As I scrolled through my Twitter feed, I read words that made me rub my eyes to make sure they weren’t deceiving me. It turns out a prominent president of a Christian university encouraged his student body to take up arms in the event that they would be faced with a similar situation like what occurred in San Bernardino.
Jerry Falwell Jr. said, “I’ve always thought if more good people had concealed carry permits, then we could end those Muslims before they walked in.”
There are multiple points of concern with this line of thinking. One is the notion of “more good people.” Mr. Falwell’s line of thinking presupposes that good people (however we are defining this) are morally capable of administering justice and peace if only they were armed. What this quote fails to acknowledge is the mixture of good and evil that characterizes every human being. As the great Russian writer Aleksander Solzhenitsyn has said, “The line separating good and evil passes not through states, nor between classes, nor between political parties either, but right through every human heart.” Every human being is capable of doing the same acts we find revulsive in others.
As concerning as this first point of “good people” is, as I read Mr. Falwell’s statement (and visited his Twitter profile to make sure his words weren’t being misrepresented), I couldn’t help but notice a stark contrast in light of the Advent season we are in.Advent presents us with two ways of being in the world: the way of Jesus & the way of Herod. Click To Tweet
Advent presents us with two ways of being in the world. The way of the unarmed, infant Messiah, Jesus, and the way of the armed and fearful leader, Herod. Make no mistake about God’s approach to rescuing the world. When Jesus is born into this world, gospel writers make a point to contrast these polar opposite approaches to securing peace.
Herod is the fearful leader, anxiously using his power to take up arms to defend his power and security. He was trained to see others as a threat, whether the people in mind were so or not. The infant Jesus has taken a different approach to peace. Jesus comes to disarm Herod and the ways of his violent kingdom.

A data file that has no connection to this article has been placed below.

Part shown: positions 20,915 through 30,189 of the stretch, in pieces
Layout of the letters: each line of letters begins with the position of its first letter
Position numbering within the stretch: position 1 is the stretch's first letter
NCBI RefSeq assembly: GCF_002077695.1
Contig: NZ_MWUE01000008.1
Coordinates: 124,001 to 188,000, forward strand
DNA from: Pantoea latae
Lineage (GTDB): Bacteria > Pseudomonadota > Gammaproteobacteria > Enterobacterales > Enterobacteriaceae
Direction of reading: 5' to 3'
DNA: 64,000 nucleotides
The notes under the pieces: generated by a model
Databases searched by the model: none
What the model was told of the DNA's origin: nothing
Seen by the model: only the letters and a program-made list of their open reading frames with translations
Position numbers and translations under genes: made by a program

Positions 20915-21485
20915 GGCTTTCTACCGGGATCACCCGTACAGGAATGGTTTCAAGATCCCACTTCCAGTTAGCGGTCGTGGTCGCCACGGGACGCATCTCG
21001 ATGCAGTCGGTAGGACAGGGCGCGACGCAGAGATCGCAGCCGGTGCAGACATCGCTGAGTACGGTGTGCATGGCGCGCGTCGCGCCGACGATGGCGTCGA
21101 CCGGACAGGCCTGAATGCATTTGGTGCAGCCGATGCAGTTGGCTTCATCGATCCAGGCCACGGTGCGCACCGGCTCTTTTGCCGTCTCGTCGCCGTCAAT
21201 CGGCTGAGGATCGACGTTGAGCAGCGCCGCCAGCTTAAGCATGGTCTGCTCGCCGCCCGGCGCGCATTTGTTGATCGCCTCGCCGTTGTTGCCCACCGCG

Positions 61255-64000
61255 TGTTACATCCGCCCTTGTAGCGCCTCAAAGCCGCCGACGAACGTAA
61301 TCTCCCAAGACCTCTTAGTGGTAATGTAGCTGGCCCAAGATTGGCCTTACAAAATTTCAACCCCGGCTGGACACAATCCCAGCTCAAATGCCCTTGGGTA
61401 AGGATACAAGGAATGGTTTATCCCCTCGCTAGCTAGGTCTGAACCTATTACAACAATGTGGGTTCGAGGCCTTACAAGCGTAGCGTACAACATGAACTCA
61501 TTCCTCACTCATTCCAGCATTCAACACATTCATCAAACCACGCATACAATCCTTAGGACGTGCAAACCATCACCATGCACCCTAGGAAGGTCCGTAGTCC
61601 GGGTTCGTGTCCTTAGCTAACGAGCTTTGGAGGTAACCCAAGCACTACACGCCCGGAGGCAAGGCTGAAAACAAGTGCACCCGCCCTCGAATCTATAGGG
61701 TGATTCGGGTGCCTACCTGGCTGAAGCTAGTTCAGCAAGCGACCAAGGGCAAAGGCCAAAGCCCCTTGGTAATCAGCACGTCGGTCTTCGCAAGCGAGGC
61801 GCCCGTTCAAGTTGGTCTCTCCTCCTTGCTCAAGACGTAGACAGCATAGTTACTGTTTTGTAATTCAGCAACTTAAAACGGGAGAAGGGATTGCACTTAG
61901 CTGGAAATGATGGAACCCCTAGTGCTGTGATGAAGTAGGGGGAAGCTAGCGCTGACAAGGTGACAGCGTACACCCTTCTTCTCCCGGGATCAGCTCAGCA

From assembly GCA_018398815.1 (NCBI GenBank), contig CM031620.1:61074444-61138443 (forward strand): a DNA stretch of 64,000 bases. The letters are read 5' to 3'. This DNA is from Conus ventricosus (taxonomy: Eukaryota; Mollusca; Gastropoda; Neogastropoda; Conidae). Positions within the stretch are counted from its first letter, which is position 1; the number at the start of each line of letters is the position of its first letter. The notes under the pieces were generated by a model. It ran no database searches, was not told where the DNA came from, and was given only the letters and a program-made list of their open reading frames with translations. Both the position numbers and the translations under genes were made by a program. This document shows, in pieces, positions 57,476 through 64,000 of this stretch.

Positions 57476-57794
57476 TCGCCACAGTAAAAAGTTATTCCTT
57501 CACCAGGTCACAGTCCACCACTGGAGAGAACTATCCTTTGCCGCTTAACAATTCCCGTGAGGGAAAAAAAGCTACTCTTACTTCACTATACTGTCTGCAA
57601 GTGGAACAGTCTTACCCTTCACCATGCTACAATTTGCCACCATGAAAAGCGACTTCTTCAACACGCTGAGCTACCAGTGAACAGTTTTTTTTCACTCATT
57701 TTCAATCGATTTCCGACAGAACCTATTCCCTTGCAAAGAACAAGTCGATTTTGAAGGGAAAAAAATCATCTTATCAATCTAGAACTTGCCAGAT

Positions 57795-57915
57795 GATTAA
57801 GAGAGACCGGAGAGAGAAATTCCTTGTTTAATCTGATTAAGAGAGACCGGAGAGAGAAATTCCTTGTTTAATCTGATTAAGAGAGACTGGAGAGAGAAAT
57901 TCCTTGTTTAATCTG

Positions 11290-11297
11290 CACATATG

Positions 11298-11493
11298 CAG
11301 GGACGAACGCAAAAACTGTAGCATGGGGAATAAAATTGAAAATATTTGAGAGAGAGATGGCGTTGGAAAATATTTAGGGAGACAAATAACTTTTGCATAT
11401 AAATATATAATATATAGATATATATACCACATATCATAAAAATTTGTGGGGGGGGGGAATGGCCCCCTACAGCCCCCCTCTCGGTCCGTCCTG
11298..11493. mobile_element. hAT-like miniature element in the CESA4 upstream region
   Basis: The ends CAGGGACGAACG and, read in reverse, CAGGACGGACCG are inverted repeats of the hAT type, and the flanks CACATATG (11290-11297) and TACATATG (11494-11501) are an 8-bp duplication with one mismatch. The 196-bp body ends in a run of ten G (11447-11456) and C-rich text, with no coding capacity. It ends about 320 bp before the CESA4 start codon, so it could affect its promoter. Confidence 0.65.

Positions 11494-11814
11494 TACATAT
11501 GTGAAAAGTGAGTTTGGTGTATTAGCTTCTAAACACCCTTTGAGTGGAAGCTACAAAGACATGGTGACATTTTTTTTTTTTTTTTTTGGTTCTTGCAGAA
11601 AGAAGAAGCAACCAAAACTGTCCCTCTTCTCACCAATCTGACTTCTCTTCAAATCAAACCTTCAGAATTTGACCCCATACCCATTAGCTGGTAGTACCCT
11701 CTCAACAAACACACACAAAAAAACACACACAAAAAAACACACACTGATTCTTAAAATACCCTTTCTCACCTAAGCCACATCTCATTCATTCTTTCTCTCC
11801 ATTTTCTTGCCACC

When God entered the world in the person of Jesus he came in the most surprising and subversive way possible. In coming as an infant, unarmed and vulnerable, he establishes the way of the kingdom from the onset. The kingdom will not be characterized by the way of fearful, self-protective, violent strategies. The kingdom will be characterized by the way of vulnerable trust. The kingdom will be characterized by supernatural love.The kingdom will not be characterized by fearful, violent strategies, but by supernatural love. Click To Tweet
As stunned as I was by Mr. Falwell’s statement, it produced an opportunity for my own self-reflection. Through his words (misguided as I believe them to be), I have been focusing on my own self-protective, fearful ways. I have spent time identifying the subtle ways I choose the way of Herod over the vulnerable trust of the infant Jesus. By the grace of God I have once again come to realize the impotent way of Herod does little to contribute to true shalom and human flourishing. One of the questions I’ve been wrestling with this Advent season has been, “Is my default posture to those that threaten me one of crushing, or one of kingdom love?” This question came out of a book co-authored by Stanley Hauerwas and Jean Vanier entitled, “Living gently in a violent world.” In the book, Hauerwas contrasts his approach to opponents and adversaries with Vanier’s. His words force me to assess my posture. He writes,
Where I see an enemy to be defeated, he sees a wound that needs to be healed. That’s a deep difference.
Herod only sees enemies to be defeated. In his insecure and fearful way he preemptively wipes out those that served as possible threats to his kingdom. Herod essentially said, “let’s rid ourselves of these imminent threats before we fall into their hands.”
As I absorbed the words of Falwell Jr, they reiterated the sad and dangerous reality that the spirit of Herod permeates our country, and even our Christian churches and institutions.The spirit of Herod permeates our country, and even our Christian churches and institutions. Click To Tweet
When will we see that the way of vulnerable love is the way of the kingdom of Jesus? When will we realize that to subdue Herod with Herodian tactics further perpetuates violence and mitigates against the kingdom that we truly long for? When will we embrace the supernatural truth that perfect love casts out fear? Until we do so, we are all little Herods protecting our present with no regard for our future.
Perhaps the most insidious consequence of the way of Herod is the crushing weight that marks and diminishes our souls. Perhaps this is why Dr. King has said, “I have decided to stick with love. Hate is too great a burden to bear.”
Herod and his violent ways know nothing about the way to peace. His way actually bring about a false peace that ultimately continues the cycle of violence.
This Advent season is an opportunity for us to courageously entrust our lives to the one who offers true peace. It’s the way of vulnerable trust.